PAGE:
April 12, 1993 - December 20, 1995

Background

NATO Operation Deny Flight commenced at 1200 GMT on Monday, April 12, 1993, with aircraft from France, the Netherlands and United States.

On June 10, 1993, NATO foreign ministers agreed that NATO would provide protective air power in case of attacks against UNPROFOR in performance of its overall mandate in Bosnia-Herzegovina, if it so requested. This offer was in response to UN Security Council Resolution 836. Close air support (CAS) aircraft were deployed to the region. From July 22, 1993 on these forces were ready to provide UNPROFOR with protective air cover if requested to do so.

Operation Deny Flight was the successor of Operation Sky Monitor, which started on October 16, 1992, in support of UN Security Council Resolution 781. In this resolution a ban of military flights in the air space of Bosnia-Herzegovina was established. Flights conducted by or approved by the UN were exempt.

Operation Sky Monitor was commenced by extending the role of NATO Airborne Early Warning (NAEW) aircraft participating in Operation Maritime Monitor over the Adriatic.

Extended Role

UN authorities assessed that in more than 500 cases the ban was violated.

On March 31, 1993, the UN Security Council passed Resolution 816, extending the ban to cover flights by all fixed-wing and rotary-wing aircraft in the airspace of the Republic of Bosnia and Herzegovina, except those authorised by UNPROFOR. Member states were authorized to take all necessary measures, in case of further violations, to ensure compliance with the ban.

On April 8 the North Atlantic Council approved the enforcement of the no-fly zone in the framework of the UN Security Council Resolution 816.

Operation Deny Flight was conducted from April 12, 1993 to December 20, 1995, when the international Implementation Force (IFOR) assumed responsibilities for the implementation of the military aspects of the Peace Agreement on Bosnia-Herzegovina. During nearly 1,000 days this operation prevented the warring parties from using the air space as a medium for warfare.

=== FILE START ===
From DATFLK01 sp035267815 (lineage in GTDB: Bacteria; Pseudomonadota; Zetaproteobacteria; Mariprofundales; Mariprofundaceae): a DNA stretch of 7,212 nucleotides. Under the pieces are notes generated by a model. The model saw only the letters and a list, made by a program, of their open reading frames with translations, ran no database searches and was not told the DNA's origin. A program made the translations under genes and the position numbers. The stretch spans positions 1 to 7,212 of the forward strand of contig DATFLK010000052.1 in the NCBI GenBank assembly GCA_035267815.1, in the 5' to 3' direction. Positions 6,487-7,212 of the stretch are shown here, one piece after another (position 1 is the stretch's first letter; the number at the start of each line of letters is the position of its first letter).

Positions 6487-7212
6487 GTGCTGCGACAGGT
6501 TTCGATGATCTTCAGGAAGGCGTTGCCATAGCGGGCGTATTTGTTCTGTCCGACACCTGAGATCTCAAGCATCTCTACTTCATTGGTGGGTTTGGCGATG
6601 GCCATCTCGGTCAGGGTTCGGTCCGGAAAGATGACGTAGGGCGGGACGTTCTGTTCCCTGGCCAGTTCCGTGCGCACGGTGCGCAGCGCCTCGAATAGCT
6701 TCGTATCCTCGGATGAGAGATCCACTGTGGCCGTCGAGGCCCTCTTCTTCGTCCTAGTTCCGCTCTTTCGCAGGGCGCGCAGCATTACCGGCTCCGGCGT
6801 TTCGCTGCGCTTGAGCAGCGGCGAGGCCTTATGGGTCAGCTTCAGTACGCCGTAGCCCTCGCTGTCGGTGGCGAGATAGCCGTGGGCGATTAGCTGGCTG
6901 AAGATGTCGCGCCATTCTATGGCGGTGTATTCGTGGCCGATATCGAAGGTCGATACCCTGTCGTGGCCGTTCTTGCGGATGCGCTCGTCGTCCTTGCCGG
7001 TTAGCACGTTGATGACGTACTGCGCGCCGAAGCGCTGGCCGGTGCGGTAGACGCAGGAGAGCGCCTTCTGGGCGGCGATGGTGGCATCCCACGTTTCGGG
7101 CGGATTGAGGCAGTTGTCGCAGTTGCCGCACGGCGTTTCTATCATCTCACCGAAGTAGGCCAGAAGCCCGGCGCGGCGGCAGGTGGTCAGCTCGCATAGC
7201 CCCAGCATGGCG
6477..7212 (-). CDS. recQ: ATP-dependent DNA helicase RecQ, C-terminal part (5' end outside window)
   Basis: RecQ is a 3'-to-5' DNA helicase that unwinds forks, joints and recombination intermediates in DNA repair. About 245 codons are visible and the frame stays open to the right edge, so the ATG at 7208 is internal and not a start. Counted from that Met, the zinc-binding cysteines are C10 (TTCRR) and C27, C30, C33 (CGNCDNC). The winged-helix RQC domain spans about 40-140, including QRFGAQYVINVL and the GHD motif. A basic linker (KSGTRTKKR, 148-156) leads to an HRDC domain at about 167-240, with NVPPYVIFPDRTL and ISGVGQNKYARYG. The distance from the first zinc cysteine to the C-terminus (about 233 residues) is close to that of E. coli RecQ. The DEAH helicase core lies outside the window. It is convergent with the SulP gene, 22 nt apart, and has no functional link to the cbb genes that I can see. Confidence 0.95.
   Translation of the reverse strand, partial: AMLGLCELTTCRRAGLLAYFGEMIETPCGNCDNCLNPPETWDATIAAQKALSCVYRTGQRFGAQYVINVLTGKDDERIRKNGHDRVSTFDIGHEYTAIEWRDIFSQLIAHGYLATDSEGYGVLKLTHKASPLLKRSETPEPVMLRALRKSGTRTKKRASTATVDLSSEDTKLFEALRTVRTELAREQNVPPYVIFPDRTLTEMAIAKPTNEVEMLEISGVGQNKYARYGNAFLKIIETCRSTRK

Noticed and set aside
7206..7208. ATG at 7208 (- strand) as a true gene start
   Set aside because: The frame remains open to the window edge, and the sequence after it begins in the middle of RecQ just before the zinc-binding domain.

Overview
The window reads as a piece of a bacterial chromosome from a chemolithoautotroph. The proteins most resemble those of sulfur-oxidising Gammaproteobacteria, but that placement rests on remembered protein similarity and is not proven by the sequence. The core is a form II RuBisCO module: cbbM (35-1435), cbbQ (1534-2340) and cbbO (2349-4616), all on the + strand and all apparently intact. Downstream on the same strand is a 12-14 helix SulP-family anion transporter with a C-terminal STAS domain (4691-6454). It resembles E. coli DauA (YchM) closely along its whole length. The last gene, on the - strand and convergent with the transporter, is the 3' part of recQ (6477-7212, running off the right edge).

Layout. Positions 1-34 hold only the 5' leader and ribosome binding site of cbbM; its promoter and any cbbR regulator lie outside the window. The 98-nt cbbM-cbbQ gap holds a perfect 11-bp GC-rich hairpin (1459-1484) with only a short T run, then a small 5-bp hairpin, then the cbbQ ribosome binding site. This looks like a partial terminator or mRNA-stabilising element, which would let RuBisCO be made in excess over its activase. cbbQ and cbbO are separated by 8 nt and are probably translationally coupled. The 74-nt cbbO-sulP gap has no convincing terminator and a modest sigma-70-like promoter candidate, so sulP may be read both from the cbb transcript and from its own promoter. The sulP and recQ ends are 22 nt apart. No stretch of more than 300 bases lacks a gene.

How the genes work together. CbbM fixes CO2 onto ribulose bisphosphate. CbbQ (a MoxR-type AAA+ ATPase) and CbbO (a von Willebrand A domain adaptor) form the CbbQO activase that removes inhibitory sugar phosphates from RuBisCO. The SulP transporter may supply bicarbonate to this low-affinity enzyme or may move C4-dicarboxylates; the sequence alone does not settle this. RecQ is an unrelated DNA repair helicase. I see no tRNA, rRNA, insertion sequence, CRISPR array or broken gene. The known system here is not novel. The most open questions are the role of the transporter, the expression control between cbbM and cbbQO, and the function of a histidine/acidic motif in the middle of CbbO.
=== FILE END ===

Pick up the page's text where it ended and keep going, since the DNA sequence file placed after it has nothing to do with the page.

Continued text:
Mission

The mission of NATO Operation Deny Flight was threefold:

  1. To conduct aerial monitoring and enforce compliance with UN Security Council Resolution 816 which banned flights by fixed-wing and rotary-wing aircraft in the airspace of Bosnia-Herzegovina, the so called "No-Fly Zone" (NFZ).

  2. To provide protective air cover (close air support - CAS) to UN troops on the ground at the request of and controlled by UN peace keeping forces under UN Security Council Resolutions 836 and 958 and 981.

  3. To conduct approved air strikes against designated targets threatening the security of the UN safe areas of Bihac, Gorazde, Sarajevo, Srebenica, Tuzla or Zepa.

Organization

NATO's Supreme Allied Commander Europe (SACEUR) delegated authority for the implementation of Operation Deny Flight to the Commander in Chief of the Allied Forces in Southern Europe (CINCSOUTH), Admiral Leighton W Smith Jr (US Navy), in Naples, Italy.

He delegated control of the operation to the Commander Allied Air Forces Southern Europe (COMAIRSOUTH), Lieutenant General Michael E. Ryan, US Air Force, with headquarters in Naples.

Operational control of day-to-day mission tasking was delegated to the Commander 5th Allied Tactical Air Force, Lieutenant General Andrea Fornasiero, Italian Air Force, at Vicenza, Italy.

Coordination between NATO and the UN was arranged through an exchange of representatives between 5th ATAF and the UN Headquarters in Zagreb and Sarajevo. These liaison officers ensure a continuous exchange of information between NATO and UNPROFOR.

Key Events

Since aircraft participating in Operation Deny Flight also took part in actions that were important to the development of The Balkan conflict in general, the section with key events has been moved to the Chronology of key events.